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Couples' patterns of adjustment to colon cancer


  • Northouse, Laurel L.
  • Mood, Darlene
  • Templin, Thomas
  • Mellon, Suzanne
  • George, Tamara


The objectives for this longitudinal study were to: (a) compare colon cancer patients' and their spouses' appraisal of illness, resources, concurrent stress, and adjustment during the first year following surgery; (b) examine the influence of gender (male vs female) and role (patient vs spouse caregiver) on study variables; (c) assess the degree of correlation between patients' and spouses' adjustments; and (d) identify factors that affect adjustment to the illness. Fifty-six couples were interviewed at one week post diagnosis, and at 60 days and one year post surgery. Based on a cognitive-appraisal model of stress, the Smilkstein Stress Scale was used to measure concurrent stress; the Family APGAR, Social Support Questionnaire, and Dyadic Adjustment Scale were used to measure social resources; the Beck Hopelessness Scale and Mishel Uncertainty in Illness Scales were used to measure appraisal of illness; and the Brief Symptom Inventory and Psychosocial Adjustment to Illness Scale were used to measure psychosocial adjustment. Repeated Measures Analysis of Variance indicated that spouses reported significantly more emotional distress and less social support than patients. Gender differences were found, with women reporting more distress, more role problems, and less marital satisfaction, regardless of whether they were patient or spouse. Both patients and spouses reported decreases in their family functioning and social support, but also decreases in emotional distress over time. Moderately high autocorrelations and modest intercorrelations were found among and between patients' and spouses' adjustment scores over time. The strongest predictors of patients' role adjustment problems were hopelessness and spouses' role problems. The strongest predictors of spouses' role problems were spouses' own baseline role problems and level of marital satisfaction. Interventions need to start early in the course of illness, be family-focused, and identify the couples at risk of poorer adjustment to colon cancer.

Suggested Citation

  • Northouse, Laurel L. & Mood, Darlene & Templin, Thomas & Mellon, Suzanne & George, Tamara, 2000. "Couples' patterns of adjustment to colon cancer," Social Science & Medicine, Elsevier, vol. 50(2), pages 271-284, January.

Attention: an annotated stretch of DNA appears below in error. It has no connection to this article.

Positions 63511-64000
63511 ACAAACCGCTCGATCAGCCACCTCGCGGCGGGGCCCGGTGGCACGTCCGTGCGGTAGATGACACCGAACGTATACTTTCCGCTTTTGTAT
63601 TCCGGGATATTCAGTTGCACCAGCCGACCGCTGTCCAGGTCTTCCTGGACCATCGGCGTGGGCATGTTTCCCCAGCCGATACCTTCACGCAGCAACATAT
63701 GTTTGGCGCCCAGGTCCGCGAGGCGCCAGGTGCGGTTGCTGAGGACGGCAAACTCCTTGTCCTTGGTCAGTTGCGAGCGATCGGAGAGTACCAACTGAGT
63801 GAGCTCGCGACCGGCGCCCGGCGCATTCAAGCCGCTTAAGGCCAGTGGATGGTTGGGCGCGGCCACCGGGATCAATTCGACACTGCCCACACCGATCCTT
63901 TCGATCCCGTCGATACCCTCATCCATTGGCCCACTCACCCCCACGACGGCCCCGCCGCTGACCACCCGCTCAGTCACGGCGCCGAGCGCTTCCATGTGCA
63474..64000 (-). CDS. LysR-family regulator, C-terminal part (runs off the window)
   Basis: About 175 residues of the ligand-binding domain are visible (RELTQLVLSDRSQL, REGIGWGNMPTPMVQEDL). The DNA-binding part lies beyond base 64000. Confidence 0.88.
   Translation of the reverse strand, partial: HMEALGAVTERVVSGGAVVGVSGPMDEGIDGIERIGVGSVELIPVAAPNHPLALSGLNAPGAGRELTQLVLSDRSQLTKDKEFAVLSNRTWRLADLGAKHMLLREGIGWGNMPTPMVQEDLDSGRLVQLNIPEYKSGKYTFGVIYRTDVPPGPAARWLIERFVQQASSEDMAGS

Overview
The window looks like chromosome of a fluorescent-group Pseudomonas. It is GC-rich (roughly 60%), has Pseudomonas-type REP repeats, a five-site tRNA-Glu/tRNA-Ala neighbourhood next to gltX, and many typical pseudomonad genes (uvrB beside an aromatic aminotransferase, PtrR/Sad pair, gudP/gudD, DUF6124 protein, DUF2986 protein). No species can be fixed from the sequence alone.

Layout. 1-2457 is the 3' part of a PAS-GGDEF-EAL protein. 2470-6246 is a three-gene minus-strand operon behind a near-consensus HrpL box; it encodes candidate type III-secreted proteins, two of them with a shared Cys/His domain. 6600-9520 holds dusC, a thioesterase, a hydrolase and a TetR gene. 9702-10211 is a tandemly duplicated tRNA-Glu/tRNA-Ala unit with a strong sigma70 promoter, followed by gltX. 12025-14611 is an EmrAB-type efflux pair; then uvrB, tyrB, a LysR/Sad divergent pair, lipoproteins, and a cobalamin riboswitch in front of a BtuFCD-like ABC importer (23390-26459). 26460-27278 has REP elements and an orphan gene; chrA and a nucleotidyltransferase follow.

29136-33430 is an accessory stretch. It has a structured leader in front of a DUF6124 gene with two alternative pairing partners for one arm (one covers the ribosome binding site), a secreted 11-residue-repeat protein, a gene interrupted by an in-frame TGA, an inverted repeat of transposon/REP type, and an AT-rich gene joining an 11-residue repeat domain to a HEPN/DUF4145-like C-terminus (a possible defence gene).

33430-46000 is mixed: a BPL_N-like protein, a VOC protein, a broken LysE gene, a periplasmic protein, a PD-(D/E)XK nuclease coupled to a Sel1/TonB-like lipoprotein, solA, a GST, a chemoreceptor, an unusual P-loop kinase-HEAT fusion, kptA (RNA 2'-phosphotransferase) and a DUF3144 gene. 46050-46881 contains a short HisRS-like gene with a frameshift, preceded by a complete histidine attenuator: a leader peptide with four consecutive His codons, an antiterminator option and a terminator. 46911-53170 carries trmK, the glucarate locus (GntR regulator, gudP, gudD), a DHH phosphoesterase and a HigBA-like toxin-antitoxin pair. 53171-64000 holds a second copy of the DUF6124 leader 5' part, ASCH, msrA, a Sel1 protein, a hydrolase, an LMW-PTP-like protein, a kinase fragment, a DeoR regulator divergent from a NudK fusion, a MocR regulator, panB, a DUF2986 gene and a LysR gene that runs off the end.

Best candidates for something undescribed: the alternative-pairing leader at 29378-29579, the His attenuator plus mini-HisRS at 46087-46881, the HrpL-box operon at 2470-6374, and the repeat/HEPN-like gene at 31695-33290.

• Handle: RePEc:eee:socmed:v:50:y:2000:i:2:p:271-284

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    Cited by:

    1. Manderson, Lenore, 2005. "Boundary breaches: the body, sex and sexuality after stoma surgery," Social Science & Medicine, Elsevier, vol. 61(2), pages 405-415, July.
    2. Bar-Tal, Yoram & Barnoy, Sivia & Zisser, Bracha, 2005. "Whose informational needs are considered? A comparison between cancer patients and their spouses' perceptions of their own and their partners' knowledge and informational needs," Social Science & Medicine, Elsevier, vol. 60(7), pages 1459-1465, April.
    3. Hodges, L. J. & Humphris, G. M. & Macfarlane, G., 2005. "A meta-analytic investigation of the relationship between the psychological distress of cancer patients and their carers," Social Science & Medicine, Elsevier, vol. 60(1), pages 1-12, January.
    4. Emslie, Carol & Browne, Susan & MacLeod, Una & Rozmovits, Linda & Mitchell, Elizabeth & Ziebland, Sue, 2009. "'Getting through' not 'going under': A qualitative study of gender and spousal support after diagnosis with colorectal cancer," Social Science & Medicine, Elsevier, vol. 68(6), pages 1169-1175, March.
    5. Bo Malmberg & Eva Andersson & S V Subramanian, 2010. "Links between ill health and regional economic performance: evidence from Swedish longitudinal data," Environment and Planning A, Pion Ltd, London, vol. 42(5), pages 1210-1220, May.
    6. Astri Syse & Øystein Kravdal, 2007. "Does cancer affect the divorce rate?," Demographic Research, Max Planck Institute for Demographic Research, Rostock, Germany, vol. 16(15), pages 469-492, June.


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